Gender, Power, and Canonization: The Afterlives of Holy Women in U.S. Catholicism
We live at a moment when our nation needs the voice of women like never before. Church Historian Kathleen Sprows Cummings offers wonderful imagination over our understanding of ourselves both as a Church and as a profoundly divided American society. As we approach an election and celebrate the anniversary of women’s suffrage, Kathleen’s perspective would offer precious insight. Her reflections have appeared in America Magazine, Commonweal Magazine and New York Times.
Join us for an afternoon exploring the fascinating story of “The Making of a Saint,” and sharing the implications for the role of women in the Church and in our country today.
Sheila Carney, RSM, who guides the canonization process for Catherine McAuley, recently observed that “canonization is the way the church knows itself to be holy…the church is holy because its members are holy.” Indeed, by recognizing the men and women who lived lives of heroic virtue, canonization is fundamentally about holiness. And yet, for many saints, the process of canonization has often been marked by unholy elements. This program explores those who arose from the church’s refusal (until 1983) to allow women to pursue causes of canonization on their own, forcing them to work through male proxies.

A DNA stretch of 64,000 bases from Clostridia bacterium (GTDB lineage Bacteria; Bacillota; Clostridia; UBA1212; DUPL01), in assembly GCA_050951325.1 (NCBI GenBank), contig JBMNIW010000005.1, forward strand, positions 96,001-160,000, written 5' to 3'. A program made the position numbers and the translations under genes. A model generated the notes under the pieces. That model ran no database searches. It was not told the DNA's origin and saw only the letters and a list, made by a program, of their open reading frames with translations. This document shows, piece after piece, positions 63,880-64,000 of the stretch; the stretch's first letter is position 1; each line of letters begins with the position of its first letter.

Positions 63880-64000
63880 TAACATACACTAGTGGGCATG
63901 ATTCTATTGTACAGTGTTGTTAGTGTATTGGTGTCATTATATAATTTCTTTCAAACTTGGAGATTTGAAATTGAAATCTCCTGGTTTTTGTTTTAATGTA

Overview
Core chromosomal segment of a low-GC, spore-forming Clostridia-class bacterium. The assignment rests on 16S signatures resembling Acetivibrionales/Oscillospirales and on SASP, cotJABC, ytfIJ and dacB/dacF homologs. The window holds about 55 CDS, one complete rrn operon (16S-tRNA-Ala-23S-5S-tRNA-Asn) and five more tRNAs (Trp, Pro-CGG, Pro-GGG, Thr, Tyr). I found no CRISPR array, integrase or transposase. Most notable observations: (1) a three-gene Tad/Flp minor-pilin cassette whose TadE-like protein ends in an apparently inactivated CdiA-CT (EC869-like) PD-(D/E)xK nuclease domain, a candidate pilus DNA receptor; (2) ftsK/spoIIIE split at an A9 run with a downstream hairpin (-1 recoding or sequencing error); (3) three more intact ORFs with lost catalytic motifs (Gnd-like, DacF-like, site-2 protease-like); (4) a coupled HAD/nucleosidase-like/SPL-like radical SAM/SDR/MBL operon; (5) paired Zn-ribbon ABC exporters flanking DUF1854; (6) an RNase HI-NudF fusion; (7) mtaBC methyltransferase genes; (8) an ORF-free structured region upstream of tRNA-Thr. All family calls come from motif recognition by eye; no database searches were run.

In a year when we celebrate the centennial of woman suffrage in the United States, it is particularly timely to consider how women’s lack of representation in the Catholic Church shaped the paths to canonization of St. Elizabeth Ann Seton, St. Philippine Duchesne, and St. Katharine Drexel.
Cummings is the author of:
A Saint of Our Own: How the Quest for a Holy Hero Helped Catholics Become American
2018 University of North Carolina Press
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Related articles by Cummings:
For Catholics, Gradual Reform Is No Longer an Option, New York Times, April 17, 2018
A Promising Path: Building ‘a profound theology of womanhood’ for the 21st century, America Magazine, October 16, 2013